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citation omitted); see also Butler [v. Elle (9th Cir. 2002) 281 F.3d 1014, 1024]; Whitaker [v. Garcetti (9th Cir. 2007) 486 F.3d 572, 582] (concluding that 'the contours of the Fourth Amendment right against judicial deception' were clearly established by 1996). See also Snell v. Tunnell, 920 F.2d 673 (10th Cir. 1990) (holding social workers who deliberately fabricated evidence of child sexual abuse to secure a removal order not entitled to qualified immunity)." (Greene, supra, at p. 1035.)

We agree with Greene, and believe that its reasoning applies equally to statements made to a court by a social worker seeking the removal of a dependent child from a caregiver's custody.[16] (See Devereaux v. Abbey (9th Cir. 2001) 263 F.3d 1070, 1075 (en banc) (Devereaux) [" 'Precedent directly on point is not necessary to demonstrate that a right is clearly established. Rather, if the unlawfulness is apparent in light of preexisting law, then the standard is met. In addition, even if there is no closely analogous case law, a right can be clearly established on the basis of common sense.' "].) In light of long-standing criminal prohibitions on making deliberately false statements under oath, [17] no social worker could reasonably believe that she was acting lawfully in making deliberately false statements to the juvenile court in connection with the removal of a dependent child from a caregiver.[18] Since qualified immunity protects officials " 'who act in ways they reasonably believe to be lawful' " (Garcia v. County of Merced (9th Cir. 2011) 639 F.3d 1206, 1208), we think that it is "virtually self-evident" (Devereaux, supra, 263 F.3d at p. 1075) that qualified immunity does not apply to such acts. (See Walker v. City of New York (E.D.N.Y. 2014) 63 F.Supp.3d 301, 312 ["It is axiomatic that a caseworker seeking the protection of qualified immunity cannot have utilized perjury and intentional fabrications during her investigation and in presenting a case to the Family Court"].)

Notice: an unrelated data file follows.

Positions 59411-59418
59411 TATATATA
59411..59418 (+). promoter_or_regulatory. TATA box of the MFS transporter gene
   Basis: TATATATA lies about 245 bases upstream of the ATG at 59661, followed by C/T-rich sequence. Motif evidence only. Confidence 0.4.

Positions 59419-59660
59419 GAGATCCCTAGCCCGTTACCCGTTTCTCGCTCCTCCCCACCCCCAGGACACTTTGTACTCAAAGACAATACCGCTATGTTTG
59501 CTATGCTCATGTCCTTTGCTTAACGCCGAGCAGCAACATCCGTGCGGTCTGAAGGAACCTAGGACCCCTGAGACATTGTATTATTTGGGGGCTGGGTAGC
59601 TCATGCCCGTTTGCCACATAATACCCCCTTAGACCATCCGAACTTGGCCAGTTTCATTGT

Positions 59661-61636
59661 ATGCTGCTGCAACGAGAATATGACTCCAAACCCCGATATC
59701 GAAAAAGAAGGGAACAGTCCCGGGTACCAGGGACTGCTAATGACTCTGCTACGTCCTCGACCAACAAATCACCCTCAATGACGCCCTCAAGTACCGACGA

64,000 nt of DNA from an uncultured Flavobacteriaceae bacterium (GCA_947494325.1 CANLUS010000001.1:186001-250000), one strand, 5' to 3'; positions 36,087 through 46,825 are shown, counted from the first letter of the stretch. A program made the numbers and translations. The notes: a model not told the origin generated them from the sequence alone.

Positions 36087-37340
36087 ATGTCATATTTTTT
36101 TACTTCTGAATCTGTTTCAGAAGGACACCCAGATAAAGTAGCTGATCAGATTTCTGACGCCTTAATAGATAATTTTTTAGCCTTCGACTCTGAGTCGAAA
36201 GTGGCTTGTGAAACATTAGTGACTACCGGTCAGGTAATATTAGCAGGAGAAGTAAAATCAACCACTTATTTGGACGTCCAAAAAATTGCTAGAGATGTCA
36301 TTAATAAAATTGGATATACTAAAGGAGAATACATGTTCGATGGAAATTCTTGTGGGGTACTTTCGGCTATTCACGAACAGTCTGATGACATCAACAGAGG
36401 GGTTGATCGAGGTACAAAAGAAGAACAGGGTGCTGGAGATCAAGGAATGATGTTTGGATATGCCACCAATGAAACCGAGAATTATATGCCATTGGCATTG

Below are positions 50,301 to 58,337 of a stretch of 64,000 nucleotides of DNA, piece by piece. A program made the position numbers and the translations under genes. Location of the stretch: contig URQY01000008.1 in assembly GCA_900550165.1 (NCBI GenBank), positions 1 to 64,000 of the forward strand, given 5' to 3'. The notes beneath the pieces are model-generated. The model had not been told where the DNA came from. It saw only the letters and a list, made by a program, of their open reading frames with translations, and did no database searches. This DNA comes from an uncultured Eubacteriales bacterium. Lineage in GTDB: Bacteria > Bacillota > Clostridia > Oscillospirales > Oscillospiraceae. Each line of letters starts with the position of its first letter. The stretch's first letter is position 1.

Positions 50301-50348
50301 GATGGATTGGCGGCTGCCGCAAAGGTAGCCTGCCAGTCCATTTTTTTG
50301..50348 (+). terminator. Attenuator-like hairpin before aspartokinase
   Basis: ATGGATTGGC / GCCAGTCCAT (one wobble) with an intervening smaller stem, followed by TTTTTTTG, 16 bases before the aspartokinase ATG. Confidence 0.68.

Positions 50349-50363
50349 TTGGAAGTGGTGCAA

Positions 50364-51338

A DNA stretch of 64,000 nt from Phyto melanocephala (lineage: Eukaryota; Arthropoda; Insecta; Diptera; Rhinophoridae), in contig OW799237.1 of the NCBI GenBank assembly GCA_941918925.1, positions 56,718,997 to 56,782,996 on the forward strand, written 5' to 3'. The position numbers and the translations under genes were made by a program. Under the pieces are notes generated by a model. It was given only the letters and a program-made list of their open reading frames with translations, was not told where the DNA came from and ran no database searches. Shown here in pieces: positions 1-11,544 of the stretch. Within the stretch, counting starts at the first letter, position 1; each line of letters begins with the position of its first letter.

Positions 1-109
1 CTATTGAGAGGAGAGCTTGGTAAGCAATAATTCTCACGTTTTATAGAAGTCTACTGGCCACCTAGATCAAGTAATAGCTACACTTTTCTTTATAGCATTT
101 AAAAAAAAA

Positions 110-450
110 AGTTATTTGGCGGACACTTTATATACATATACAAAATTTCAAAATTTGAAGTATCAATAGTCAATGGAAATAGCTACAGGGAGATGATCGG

Citing Costanich v. Dep't of Soc. and Health Services (9th Cir. 2010) 627 F.3d 1101, 1114 (Costanich), the County maintains that Marshall's "right not to have social workers present fabricated evidence against her in a civil juvenile dependency proceeding was not clearly established until 2010." We disagree.